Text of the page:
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UC Regents discuss budget strategies, but reach no consensus for November situation

UC Vice President Patrick Lenz discusses budget strategies at a meeting of the UC Board of Regents earlier last week.

By Emily Suh

Sept. 17, 2012 8:35 a.m.

SAN FRANCISCO ­””mdash; With the November elections approaching, the University of California Board of Regents continued its discussion of possible revenue-building strategies ““ in the event University funding is slashed midyear ““ at its bimonthly board meeting last week.

Gov. Jerry Brown’s tax initiative on the ballot this year was repeatedly mentioned in the discussions, though no consensus was reached as to what steps the University would take in the event voters turn down the measure.

“There will be no simple solutions ““ only difficult, complex ones,” said UC President Mark Yudof.

The initiative, titled Proposition 30, would raise the sales tax by a quarter of a cent for four years as well as income taxes on households that earn $250,000 or more annually.

If the governor’s tax measure fails, the UC will be dealt a trigger cut of $250 million in state funding.

If voters do not approve the tax increase, the UC will also lose out on a potential $125 million tuition buyout ““ additional funding the state would grant to the University in return for not raising tuition, according to the enacted California budget.

UC officials have said it is likely that student tuition will rise by at least 20 percent over the remainder of the year if the measure fails.

But even if California voters pass the tax initiative and the UC avoids the mid-year state cuts, the University will still face “serious” fiscal challenges and needs to examine all possible ways to counter them, said Regent Chair Sherry Lansing at the meeting.

In the last four years, the University faced $875 million in state budget cuts ““ an unprecedented amount, said Dianne Klein, a UC spokeswoman.

The regents discussed a wide range of options for dealing with the long-term decline in state funding, some favored by the board more than others.

One proposed idea was to increase the number of out-of-state students, who pay higher fees than California students. In order to do so, the board would have to formally increase its self-enforced nonresident enrollment cap.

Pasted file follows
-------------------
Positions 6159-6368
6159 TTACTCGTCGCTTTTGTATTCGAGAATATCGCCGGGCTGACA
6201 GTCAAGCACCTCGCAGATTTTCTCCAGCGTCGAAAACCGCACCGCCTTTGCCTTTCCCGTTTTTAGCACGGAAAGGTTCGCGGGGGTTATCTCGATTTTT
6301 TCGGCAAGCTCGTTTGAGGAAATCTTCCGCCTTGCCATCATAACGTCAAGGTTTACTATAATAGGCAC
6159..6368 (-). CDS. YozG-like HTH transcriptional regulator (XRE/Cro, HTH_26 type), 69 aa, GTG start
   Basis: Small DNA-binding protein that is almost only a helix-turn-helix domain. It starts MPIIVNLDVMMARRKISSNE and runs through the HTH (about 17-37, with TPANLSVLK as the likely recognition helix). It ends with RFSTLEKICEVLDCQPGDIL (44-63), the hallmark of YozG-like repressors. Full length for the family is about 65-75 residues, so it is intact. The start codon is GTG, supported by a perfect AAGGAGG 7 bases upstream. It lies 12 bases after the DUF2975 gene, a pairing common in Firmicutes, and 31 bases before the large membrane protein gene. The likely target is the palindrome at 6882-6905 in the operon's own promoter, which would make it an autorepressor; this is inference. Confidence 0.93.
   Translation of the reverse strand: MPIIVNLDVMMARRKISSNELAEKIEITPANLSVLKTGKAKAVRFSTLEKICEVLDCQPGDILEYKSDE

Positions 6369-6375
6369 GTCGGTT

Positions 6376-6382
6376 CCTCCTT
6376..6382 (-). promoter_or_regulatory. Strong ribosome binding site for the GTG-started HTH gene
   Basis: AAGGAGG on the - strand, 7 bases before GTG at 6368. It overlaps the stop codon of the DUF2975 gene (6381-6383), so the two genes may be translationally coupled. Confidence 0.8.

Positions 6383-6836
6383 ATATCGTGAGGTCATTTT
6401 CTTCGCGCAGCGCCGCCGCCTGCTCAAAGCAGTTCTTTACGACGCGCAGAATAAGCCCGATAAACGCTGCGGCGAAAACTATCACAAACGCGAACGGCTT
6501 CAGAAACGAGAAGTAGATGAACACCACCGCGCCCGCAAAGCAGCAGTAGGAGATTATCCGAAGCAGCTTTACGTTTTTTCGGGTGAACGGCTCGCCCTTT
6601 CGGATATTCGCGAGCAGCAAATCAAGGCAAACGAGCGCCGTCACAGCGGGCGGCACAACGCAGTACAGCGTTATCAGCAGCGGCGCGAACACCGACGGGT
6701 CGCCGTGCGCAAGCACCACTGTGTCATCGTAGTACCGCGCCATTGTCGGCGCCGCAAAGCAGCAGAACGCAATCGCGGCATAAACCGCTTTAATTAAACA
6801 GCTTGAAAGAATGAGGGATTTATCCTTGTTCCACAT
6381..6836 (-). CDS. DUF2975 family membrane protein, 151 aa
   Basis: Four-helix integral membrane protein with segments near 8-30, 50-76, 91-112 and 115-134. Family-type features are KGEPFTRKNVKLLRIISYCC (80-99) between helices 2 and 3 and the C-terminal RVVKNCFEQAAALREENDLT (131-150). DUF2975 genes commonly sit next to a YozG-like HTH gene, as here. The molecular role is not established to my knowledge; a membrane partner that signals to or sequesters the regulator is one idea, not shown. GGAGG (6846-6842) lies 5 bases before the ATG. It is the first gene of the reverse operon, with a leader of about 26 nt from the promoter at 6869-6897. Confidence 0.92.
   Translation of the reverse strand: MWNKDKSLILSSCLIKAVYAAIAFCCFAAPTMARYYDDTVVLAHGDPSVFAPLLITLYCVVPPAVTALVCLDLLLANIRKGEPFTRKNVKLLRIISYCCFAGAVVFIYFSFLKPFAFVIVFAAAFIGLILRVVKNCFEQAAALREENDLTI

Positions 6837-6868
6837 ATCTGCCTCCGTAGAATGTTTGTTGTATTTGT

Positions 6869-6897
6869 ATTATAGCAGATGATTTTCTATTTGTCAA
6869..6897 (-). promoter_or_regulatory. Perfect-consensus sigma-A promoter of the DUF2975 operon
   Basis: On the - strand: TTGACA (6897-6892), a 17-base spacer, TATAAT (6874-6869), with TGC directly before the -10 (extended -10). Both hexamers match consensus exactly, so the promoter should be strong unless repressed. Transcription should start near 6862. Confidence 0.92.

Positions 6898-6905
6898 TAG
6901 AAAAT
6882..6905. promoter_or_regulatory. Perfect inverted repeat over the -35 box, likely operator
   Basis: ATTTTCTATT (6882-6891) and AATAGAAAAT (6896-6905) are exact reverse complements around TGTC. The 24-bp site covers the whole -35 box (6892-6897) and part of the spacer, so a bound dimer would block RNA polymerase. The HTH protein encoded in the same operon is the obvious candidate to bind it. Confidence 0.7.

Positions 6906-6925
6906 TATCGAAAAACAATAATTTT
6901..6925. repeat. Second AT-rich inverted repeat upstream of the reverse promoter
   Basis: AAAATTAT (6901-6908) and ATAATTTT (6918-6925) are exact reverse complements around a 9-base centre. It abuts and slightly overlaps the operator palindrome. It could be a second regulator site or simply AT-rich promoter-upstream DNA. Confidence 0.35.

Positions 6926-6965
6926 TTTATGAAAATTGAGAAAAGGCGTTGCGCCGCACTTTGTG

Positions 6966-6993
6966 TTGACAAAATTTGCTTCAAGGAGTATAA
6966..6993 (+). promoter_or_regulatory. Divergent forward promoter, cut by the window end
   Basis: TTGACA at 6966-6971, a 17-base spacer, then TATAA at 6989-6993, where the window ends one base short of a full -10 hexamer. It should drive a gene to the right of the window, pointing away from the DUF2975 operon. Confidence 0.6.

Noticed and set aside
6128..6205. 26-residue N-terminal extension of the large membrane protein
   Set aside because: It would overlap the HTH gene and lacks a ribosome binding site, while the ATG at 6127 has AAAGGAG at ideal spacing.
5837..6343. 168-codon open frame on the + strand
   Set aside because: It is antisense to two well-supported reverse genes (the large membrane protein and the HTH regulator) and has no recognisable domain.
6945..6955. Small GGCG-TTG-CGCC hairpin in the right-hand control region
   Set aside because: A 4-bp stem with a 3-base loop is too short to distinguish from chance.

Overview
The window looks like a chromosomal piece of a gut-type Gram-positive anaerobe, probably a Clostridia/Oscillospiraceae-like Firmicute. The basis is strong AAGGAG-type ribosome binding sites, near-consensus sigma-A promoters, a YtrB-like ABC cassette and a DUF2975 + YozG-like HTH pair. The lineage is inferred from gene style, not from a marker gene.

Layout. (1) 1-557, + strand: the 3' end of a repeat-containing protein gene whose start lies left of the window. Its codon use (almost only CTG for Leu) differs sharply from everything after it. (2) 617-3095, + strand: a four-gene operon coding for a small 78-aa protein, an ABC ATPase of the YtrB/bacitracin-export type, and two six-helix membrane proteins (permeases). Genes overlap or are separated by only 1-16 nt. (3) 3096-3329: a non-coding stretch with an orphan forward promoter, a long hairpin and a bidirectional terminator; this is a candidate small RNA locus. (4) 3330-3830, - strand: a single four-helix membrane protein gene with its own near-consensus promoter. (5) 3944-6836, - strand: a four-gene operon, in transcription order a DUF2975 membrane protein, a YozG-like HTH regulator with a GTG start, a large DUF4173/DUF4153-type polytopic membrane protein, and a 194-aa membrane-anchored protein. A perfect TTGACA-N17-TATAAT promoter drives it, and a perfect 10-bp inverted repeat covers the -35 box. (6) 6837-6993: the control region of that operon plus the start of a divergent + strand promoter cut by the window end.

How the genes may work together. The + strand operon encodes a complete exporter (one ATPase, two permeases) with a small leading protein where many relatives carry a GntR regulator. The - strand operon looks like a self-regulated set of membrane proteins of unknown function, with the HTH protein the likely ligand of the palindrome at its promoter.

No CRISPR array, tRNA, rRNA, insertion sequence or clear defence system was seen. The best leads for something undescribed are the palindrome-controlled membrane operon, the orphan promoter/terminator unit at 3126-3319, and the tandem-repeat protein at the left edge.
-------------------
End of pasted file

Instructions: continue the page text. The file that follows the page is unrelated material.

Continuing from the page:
The current cap lies at 10 percent of total enrollment systemwide, but could be raised to 15 or 20 percent, said Nathan Brostrom, the executive vice president of business operations for the UC.

“If qualified (out-of-state) students can come, and they help us pay for continuing the support of this University, then I’m all for it,” said Regent Norman Pattiz at the meeting.

Some regents, however, said they were concerned about displacing qualified California residents, which would likely happen if the enrollment cap increased.

“When we turn away qualified California residents for others who can pay extra, there’s a price to be paid,” said Regent Eddie Island at the meeting.

The UC Office of the President also proposed changes to the University’s financial aid model at the meeting .

The UC currently has what is called a “return-to-aid” policy, which states that a set percentage of all revenue generated by tuition ““ about 33 percent of its tuition-generated income ““ will be redirected to students through financial aid, Brostrom said.

The University could, however, save money if it were to adopt a different model for financial aid, Brostrom said. Using private donations to match aid would be one option, he added.

But some regents expressed concerns for changing the return-to-aid policy.

“While (UC officials) may be confident that they can fundraise sufficient amounts for financial aid today, what about tomorrow? Or 10 years from now?” said Student Regent Jonathan Stein.

The regents also discussed several other potential budgetary options, ranging from renegotiating the University’s debt payments to raising parking fees, although no consensus was reached about what will be done in November.

Rearranging debt payments, for example, could save the University at least $50 million a year, Brostrom said. Changes in parking management could potentially earn $1 billion, said Peter Taylor, chief financial officer for the UC. Reducing health and welfare benefits for UC employees would save about $100 million.

Some regents voiced concerns that the measures discussed could not be implemented quickly enough to mitigate the immediate budgetary stresses of the UC, while raising student tuition always remains an option.

The next regents meeting is expected to take place from Nov. 13 to 15, one week after the November elections.

“I hope somebody’s going to have a plan when November comes around because the election (will) have already happened,” Pattiz said.

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Emily Suh
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